What Mike Pence has Said About a Second Stimulus for Americans

Although congressional negotiations around a second stimulus bill have stalled for now, Republican Vice President Mike Pence has recently said that he and Republican President Donald Trump both support the idea.

In a September 8 interview with WXYZ, Pence said, "We'll continue to call on Congress to work with us to provide additional relief and direct payments to families and direct support for businesses in programs like the paycheck protection program."

Pence comments at the time came as congressional Republicans were pushing a $500 billion "skinny" stimulus proposal.

The bill, pushed by Republican Senate Majority Leader Mitch McConnell of Kentucky, allotted $105 billion to help schools reopen, a $258 billion second round of paycheck protection subsidies, a $300-per-week supplemental jobless benefit, $31 billion for a coronavirus vaccine, $16 billion for virus testing, $15 billion to help child care providers reopen, $20 billion in farmer aid, as well as a $10 billion dismissal of the U.S. Postal Service's pre-existing debt and a condition protecting re-opened businesses from being sued over COVID-19 infections, according to ABC 27.

Democrats rejected the bill as being financially insufficient for addressing the nation's ongoing economic troubles.

Vice President Mike Pence second stimulus check
US Vice President Mike Pence gestures during a joint press conference with the Polish President in Warsaw on September 2, 2019 in Warsaw. Janek Skarzynski / AFP/Getty

When asked specifically about whether Americans should expect a second stimulus check, similar to the $1,200 check that many Americans received around April, Pence told CNBC's Squawk on the Street, "Nobody wants to give direct payments to American families more than President Donald Trump. We sent those checks to American families, it helped people through this tough time."

"[Trump] said that we are going to spare no expense to help families and businesses, large and small, to weather the coronavirus pandemic," he added.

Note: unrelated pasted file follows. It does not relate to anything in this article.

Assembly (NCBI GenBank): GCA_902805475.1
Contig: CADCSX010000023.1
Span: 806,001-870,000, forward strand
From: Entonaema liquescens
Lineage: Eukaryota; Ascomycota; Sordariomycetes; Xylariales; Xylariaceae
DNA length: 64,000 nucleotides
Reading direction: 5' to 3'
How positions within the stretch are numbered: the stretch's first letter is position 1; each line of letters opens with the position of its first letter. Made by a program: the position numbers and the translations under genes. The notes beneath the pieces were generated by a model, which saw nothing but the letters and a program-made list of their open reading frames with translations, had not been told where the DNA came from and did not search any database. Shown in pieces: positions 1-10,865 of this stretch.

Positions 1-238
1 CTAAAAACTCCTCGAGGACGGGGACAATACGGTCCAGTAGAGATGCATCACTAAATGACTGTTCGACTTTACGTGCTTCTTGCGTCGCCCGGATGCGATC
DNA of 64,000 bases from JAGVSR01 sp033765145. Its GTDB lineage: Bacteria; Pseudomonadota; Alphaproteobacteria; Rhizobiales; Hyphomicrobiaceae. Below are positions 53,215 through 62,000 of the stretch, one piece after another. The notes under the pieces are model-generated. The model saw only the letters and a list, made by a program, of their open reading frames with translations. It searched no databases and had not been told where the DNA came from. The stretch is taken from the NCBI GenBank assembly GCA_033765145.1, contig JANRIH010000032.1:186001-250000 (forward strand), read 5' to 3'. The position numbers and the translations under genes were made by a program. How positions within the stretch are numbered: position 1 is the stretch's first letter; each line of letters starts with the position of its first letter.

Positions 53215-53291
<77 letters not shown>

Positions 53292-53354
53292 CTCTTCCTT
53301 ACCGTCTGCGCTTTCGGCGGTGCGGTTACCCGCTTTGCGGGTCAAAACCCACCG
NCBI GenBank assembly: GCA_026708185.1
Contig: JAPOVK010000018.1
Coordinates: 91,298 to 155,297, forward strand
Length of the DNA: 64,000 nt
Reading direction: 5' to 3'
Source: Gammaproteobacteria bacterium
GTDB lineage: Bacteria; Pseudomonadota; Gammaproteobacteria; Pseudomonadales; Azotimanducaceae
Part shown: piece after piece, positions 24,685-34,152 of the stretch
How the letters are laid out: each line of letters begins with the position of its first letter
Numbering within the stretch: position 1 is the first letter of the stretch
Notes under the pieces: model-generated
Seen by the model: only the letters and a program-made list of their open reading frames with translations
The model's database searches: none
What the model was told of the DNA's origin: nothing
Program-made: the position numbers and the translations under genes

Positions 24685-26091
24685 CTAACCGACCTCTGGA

However, Pence has echoed Trump's sentiment that he didn't want an upcoming stimulus bill to "bail out" state and local governments who have been struggling to provide necessary services amid declining revenue.

"What we've made clear is that we're not going to allow Democrats in Congress to use a coronavirus relief bill to bail out poorly run Democratic states," Pence told CNBC.

At the time, Pence also referenced the need for bipartisan legislation to keep the federal government funded to avoid a shutdown before Election Day. Pence didn't link additional stimulus funding to that bill though.

Having secured an agreement by Congress to pass such funding, Pence told CNBC, "Now, we can focus just on another relief bill, and we're continuing to do that in good faith."

On September 28, Congressional Democrats unveiled their own $2.2 trillion stimulus proposal, but on Tuesday, Trump said there would be no further negotiations until after the election. Trump then quickly backtracked as he tweeted soon after that Congress should immediately pass piecemeal relief bills.

Pence has yet to publicly comment on Trump's most recent comment on the bill. Newsweek contacted Pence's office for comment.